An Evening at the Starlight is a story I wrote for the Noble Romance Timeless Desire Blog Tour. With such a theme, I knew I'd have to tap my sentimentality and so I did.
I've been a non-professional genealogist for many years and in that time, I've uncovered some incredible stories within my own family tree. One involved my great-Uncle Roy, who died in a flood in 1945, leaving behind a young wife and four small children.
Though I never met Roy, I did meet his wife, Dorothy, many years later, in 1997. She was a frail woman of 82 at the time and we enjoyed several afternoons talking about Roy and the hard-scrabble life they'd shared for all too few years.
"I told him not to go," she said, when I asked her about the day of the flood. "It had been raining for hours and the creek had flooded its banks. He went to work anyway and on the way, he and another man stopped to help a family trying to get some of their things out of the house, as the foundation was shaky."
Aunt Dorothy cried when she told me how the whole house shifted and came off its foundation, sending Roy downstream, where he was found several hours later. "I told him not to go," she said over and over, as tears streamed down her face.
The entire time, she held a tiny photograph of her, Roy, and their oldest daughter, the only image she'd ever had of the man she still loved, some fifty-two years after his death. "He was so kind, so loving. He loved to kiss."
That story has stayed with me and became the one I loosely based An Evening at the Starlight on.
Starlight tells the story of Royal and Doe. A young man comes into the Starlight, a 1940's bar, marital troubles on his mind. Bud, the bar keep, hears him out and then relates the story, in the hopes that John can understand the deeper meaning behind the words.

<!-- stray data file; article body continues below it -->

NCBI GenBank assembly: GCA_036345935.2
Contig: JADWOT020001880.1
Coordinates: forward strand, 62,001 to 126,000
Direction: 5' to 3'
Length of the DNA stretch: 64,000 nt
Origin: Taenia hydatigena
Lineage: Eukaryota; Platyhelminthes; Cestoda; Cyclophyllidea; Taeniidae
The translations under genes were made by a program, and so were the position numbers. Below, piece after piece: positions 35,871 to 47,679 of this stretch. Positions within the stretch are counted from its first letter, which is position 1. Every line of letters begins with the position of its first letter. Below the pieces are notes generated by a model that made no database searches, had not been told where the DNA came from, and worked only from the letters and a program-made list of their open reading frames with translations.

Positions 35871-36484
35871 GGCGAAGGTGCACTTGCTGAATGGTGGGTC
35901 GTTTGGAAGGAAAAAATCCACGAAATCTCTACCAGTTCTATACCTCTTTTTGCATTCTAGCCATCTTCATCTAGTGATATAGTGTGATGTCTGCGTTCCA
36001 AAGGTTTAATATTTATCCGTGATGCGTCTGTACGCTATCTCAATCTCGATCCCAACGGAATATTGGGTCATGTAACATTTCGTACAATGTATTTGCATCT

Being a huge fan of noir, I do hope the reader feels that vibe.
When it came time to title the story, I discussed it with my husband and he said, "An Evening at the Starlight." It fit beautifully and lent to the '40s feel of the piece.
One last bit of trivia. The woman in the frame on the cover is actually my mother. Her name was Gladys Isabelle Sweener Martinson and a lovely woman she was. She was Roy's niece and knew him well when she was a child.
She loved to dance, as did Doe. Mom died in 1999 at the age of 70 and she is truly missed. I thought it quite fitting that she be the image of Doe for the story. I think she'd have like that very much.
Here's the blurb for An Evening at the Starlight:
John has a hard time forgiving and forgetting, and his wife Christie’s tired of trying.
Doe and Royal’s love story reaches through the years and gives hope to a young man who’s lost hope in his relationship. An Evening at the Starlight and a tale of a once in a lifetime love that wouldn’t die might be exactly what John needs to move past the hurt and cherish the love he has.
Click here to read an excerpt and to purchase An Evening at the Starlight.
Find Brita at any of these places:
Email address: firstname.lastname@example.org